Fujiya president resigns
The president of a major Japanese cake and candy maker yesterday said he was stepping down after acknowledging the company had repeatedly used old milk and other ingredients in cream puffs and other products. "I am resigning to take responsibility," president Rintaro Fujii, 64, said on nationally televised news. In a news release yesterday, Fujiya said an internal investigation unveiled 18 cases over the last seven years in which expired ingredients were used at a plant in Saitama, near Tokyo, including milk, cream, eggs, blueberry jam and apple filling in products such as cream puffs.
Thailand relaxes controls
The central bank yesterday lifted the ceiling on the amount local companies can invest abroad and said it may relax controls on some foreign borrowings used to finance local investments. The ceiling for overseas investments for companies and individuals was raised to US$50 million a year, from a previous limit of US$10 million, the Bank of Thailand said. The central bank governor said separately that some funds borrowed abroad may be exempt from a 30 percent lockup for 12 months.
FDI up in China
Foreign direct investment (FDI) in China, excluding banks and other financial companies, rose 5 percent last year to US$63 billion, the government said yesterday. Speaking at a conference on commercial policy, Chinese Commerce Minister Bo Xilai (薄熙來) said the figure marked a reversal of an investment decline in 2005, the Xinhua news agency reported. With banks and financial companies added, China's foreign investment in 2005 reached a record-high US$72.4 billion, figures reported earlier by the ministry showed.
Seoul eases foreign limits
South Korea yesterday announced a set of measures to boost outbound investment by local companies as part of efforts to curb the won's rise against the dollar which has been putting pressure on exports. Finance Minister Kwon O-kyu said the government would ease a cap on overseas property purchases by South Korean investors and exempt local investors from capital gains tax on earnings from equity investments abroad for three years. The US$1 million cap on real estate investment abroad will be raised to US$3 million, he said. "The move is aimed at stimulating outbound investment by South Korean firms," he said, forecasting a capital outflow of up to US$15 billion.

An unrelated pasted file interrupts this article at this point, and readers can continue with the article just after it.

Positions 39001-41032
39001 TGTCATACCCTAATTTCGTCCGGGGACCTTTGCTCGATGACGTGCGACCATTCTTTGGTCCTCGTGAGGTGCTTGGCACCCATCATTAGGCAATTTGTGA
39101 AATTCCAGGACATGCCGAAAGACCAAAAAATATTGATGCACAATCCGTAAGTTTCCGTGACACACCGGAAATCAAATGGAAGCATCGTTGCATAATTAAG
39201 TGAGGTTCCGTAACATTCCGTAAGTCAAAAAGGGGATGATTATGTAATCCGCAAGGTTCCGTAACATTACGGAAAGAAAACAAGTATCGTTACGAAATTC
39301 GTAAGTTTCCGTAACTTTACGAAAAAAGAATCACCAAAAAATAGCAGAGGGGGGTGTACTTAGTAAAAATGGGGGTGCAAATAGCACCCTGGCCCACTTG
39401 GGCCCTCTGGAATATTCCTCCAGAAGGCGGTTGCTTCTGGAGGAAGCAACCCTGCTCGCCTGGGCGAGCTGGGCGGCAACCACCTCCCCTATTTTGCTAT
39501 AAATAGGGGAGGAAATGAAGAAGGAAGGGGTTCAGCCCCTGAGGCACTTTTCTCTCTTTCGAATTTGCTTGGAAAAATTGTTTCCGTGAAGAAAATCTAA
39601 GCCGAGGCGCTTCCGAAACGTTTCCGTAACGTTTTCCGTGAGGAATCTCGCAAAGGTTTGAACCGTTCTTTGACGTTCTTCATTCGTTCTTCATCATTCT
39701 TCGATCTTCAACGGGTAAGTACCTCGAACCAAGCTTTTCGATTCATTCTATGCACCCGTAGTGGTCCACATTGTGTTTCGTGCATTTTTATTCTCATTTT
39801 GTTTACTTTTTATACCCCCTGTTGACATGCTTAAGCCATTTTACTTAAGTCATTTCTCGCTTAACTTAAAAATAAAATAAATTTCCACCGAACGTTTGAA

Japanese orders up 3.8%
Japan's core machinery orders rose 3.8 percent in November from October, the government said yesterday, suggesting business investment will ensure the country's economy continues to recover. The figure exceeded the forecast by economists surveyed by Dow Jones Newswires, who estimated on average that core orders would grow 3.4 percent. The data marked two months of growth following a 2.8 percent rise in October. Machinery orders are widely regarded as a leading indicator of capital investment. The data excludes often volatile orders from utilities and for ships. The figures may add to speculation that the central bank will raise interest rates to 0.50 percent from 0.25 percent at its two-day monetary policy meeting ending on Thursday.